Suburban Railway Gets A Small Push

Suburban Railway Gets A Small Push

With the Centre’s final Suburban Rail Policy putting the lid on the funding controversy between the Railways and the state government by fixing the latter’s share at 80%, the baby steps towards forming the Special Purpose Vehicle (SPV) are finally being taken.

The Directorate of Urban Land Transport (DULT), which is implementing the project on behalf of the state, has sent the proposal on formation of an SPV jointly by the Railways and the state to both the agencies for approval.

“The Urban Development Department has approved it and it has now gone to the Finance Department for clearance. After that, the Cabinet has to okay it,” said a top DULT official. “The proposal sent to the Bangalore Railway Division is now with the Railway Board and is awaiting clearance,” the official added.

Though the state had allocated `345 crore in its budget for the project, the Railways have not taken any steps towards implementing any of the four steps proposed by the state government (see box) to take the project forward, charge DULT officials. “The Railways were stubborn that unless the SPV was formed, they would not take any other step,” they said.

Meanwhile, reliable railway sources insist that the basis structure (in this case, the SPV) needs to be in place before the project could be taken forward. “We have sent the proposal to Delhi (Railway Board) for approval and are expecting a positive response soon,” said a top railway official.
“We are doing everything we can to fast track the project. The suburban rail policy was finalised by the Centre only on April 18. We have done much within this two-month period,” the official added.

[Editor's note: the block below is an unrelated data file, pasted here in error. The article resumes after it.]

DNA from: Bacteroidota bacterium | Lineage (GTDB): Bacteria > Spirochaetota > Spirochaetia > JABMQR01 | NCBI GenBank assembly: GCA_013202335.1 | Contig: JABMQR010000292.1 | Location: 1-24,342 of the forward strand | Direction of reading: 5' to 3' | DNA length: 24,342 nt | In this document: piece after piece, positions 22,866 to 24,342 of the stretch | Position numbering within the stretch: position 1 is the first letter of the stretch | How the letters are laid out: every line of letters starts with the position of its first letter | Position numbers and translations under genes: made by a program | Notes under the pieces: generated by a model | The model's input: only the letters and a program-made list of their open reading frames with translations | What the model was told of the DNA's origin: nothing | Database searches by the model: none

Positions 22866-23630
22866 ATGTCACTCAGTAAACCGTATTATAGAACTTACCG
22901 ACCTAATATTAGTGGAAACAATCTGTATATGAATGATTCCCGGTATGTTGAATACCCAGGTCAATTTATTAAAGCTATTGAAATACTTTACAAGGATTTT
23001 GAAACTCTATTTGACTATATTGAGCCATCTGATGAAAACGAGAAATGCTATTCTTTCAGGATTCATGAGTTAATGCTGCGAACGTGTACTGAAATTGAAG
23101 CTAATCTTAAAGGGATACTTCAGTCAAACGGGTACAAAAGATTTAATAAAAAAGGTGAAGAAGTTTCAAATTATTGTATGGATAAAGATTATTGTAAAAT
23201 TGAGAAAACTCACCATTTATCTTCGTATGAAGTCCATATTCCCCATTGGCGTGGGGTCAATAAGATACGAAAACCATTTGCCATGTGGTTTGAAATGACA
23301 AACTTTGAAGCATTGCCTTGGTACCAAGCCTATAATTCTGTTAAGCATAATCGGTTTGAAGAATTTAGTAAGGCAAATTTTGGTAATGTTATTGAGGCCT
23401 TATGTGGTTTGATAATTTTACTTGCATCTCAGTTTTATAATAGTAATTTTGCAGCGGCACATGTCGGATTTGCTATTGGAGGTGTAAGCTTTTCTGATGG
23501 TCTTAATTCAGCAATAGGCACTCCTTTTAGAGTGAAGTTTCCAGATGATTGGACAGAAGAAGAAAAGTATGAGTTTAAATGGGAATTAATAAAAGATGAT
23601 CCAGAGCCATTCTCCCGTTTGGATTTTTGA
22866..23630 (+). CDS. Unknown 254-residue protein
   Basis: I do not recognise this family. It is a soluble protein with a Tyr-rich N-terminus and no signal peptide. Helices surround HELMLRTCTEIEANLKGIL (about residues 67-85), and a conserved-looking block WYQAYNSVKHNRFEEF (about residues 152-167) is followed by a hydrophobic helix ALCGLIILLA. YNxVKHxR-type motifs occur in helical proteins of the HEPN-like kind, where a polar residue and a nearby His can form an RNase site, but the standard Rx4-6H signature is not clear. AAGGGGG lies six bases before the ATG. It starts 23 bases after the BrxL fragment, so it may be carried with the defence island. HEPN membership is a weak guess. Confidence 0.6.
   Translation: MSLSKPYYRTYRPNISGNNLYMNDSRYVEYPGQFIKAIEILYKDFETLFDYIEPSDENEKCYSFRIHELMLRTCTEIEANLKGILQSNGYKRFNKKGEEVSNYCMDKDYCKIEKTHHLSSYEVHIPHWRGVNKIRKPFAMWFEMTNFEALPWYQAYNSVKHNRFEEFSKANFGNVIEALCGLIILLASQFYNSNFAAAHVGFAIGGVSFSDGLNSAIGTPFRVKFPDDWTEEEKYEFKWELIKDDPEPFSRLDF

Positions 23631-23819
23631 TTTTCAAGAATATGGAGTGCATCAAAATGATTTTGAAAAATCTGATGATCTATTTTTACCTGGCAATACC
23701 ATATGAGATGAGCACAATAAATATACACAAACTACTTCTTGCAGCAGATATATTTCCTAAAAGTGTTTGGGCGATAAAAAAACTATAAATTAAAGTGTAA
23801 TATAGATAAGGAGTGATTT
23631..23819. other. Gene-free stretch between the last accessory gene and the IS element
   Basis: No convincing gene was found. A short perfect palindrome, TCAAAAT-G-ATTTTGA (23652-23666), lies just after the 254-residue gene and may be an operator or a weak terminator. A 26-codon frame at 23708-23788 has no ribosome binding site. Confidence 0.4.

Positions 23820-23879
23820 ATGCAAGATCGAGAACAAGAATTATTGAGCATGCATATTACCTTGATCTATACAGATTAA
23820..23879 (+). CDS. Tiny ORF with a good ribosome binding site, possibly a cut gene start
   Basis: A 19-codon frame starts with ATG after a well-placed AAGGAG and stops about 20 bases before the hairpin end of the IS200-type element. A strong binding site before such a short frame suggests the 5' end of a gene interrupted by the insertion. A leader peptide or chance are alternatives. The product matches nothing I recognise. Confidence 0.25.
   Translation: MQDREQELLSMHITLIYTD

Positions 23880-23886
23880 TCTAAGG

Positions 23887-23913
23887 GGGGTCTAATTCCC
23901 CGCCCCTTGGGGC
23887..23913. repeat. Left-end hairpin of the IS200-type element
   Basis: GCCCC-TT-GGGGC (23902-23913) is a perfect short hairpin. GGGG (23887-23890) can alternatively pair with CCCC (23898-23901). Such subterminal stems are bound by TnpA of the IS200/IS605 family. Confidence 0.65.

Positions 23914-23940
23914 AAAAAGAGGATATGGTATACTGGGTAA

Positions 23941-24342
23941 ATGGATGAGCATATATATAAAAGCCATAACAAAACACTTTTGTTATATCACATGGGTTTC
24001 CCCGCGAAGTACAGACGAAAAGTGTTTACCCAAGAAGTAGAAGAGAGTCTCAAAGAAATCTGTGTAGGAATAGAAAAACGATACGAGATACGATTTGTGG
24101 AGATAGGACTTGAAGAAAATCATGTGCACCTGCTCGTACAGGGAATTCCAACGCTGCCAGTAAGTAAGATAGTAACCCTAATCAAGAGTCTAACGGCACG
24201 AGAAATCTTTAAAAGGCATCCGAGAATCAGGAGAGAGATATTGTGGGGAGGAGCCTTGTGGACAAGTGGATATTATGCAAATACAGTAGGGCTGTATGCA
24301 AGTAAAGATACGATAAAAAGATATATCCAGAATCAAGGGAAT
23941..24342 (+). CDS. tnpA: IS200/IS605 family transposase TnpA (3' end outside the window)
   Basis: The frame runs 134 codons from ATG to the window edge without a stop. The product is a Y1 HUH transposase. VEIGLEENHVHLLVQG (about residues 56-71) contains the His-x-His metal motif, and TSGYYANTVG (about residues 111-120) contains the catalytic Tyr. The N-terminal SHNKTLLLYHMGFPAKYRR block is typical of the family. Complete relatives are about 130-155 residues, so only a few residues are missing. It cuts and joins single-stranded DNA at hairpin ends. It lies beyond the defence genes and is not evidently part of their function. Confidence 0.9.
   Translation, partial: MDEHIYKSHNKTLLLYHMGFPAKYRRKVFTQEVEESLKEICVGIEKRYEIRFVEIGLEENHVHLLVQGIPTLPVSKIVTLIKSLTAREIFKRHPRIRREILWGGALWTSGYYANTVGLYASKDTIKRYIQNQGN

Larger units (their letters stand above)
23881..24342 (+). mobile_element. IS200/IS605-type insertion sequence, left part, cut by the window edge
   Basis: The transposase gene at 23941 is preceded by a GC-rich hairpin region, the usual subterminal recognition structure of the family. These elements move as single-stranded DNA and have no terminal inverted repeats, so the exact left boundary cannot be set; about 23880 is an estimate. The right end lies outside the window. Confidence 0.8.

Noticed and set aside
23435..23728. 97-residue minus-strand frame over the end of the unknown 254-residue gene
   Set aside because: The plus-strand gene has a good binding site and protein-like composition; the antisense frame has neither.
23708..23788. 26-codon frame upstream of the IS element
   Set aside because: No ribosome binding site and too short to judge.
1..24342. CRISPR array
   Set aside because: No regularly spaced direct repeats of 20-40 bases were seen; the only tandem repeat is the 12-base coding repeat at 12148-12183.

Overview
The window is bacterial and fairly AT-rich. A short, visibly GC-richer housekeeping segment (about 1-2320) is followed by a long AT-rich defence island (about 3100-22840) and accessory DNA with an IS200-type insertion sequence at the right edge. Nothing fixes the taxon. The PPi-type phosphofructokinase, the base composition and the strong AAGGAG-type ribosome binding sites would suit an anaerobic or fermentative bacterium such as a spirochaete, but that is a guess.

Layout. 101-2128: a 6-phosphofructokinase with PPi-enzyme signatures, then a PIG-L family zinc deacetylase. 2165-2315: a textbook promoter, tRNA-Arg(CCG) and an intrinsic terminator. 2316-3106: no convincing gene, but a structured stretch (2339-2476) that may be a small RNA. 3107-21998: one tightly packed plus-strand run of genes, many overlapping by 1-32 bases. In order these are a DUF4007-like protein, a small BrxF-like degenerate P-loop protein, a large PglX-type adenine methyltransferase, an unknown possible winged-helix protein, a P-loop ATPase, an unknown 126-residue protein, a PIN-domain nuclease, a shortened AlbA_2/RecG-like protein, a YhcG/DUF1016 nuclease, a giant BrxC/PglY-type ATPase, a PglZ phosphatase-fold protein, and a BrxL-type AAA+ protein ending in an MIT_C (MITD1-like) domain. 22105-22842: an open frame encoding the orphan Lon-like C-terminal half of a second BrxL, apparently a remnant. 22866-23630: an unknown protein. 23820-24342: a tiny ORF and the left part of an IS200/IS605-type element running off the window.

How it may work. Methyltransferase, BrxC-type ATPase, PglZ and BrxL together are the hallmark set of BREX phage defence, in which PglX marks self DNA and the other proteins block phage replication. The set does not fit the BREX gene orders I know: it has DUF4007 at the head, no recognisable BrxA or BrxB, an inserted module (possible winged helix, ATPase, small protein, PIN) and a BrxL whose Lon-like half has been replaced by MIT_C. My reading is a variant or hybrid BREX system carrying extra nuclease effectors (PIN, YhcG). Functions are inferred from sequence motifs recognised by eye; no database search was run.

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SPV to take few more months
There is no sight of the suburban service taking shape soon. While July-end is expected to finally see the clearances given by both the Railways and the state, the actual formation of the SPV will take a few more months. “Under the Companies Act, a minimum of three months is required to form a new concern. It involves putting in place a board of directors, staff and framing rules to govern it,” sources said. The creation of three pit lines to house MEMU trains at Banaswadi could take a year after funds are released, a railway source told Express earlier.

The Suburban Rail Project was first proposed in 2007. A feasibility report was prepared by consultancy firm RITES (Rail India Technical and Economic Service) in November 2011. Its final report was submitted in June 2012.

The state approved it in July 2013. It was originally meant to cover 440.8 km and cost `10,929 crore. Railways maintained that both the City Railway station and Yeshvantpur were saturated and it was impossible to run more trains from these points.

It was then broken down into phases to ensure the project gets started with Phase 1A set to be implemented first. The project was initially planned with the funding pattern set as 50:50 between the state and the Railways. However, the Centre’s draft suburban policy released on December 6, 2016, fixed the responsibility of the suburban network on the respective state governments and insisted they had to bear 80% of the funding.Despite appeals for reconsideration by Karnataka, the Centre’s final policy released on April 18, 2017 endorsed the draft policy.

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Rs 2,400 cr

Cost of Phase-1(A) of the suburban railway project. The Directorate of Urban Land Transport (DULT) has proposed that the SPV run the suburban service only along these three corridors (below), running to nearly 250km


Source Link- New Indian Express

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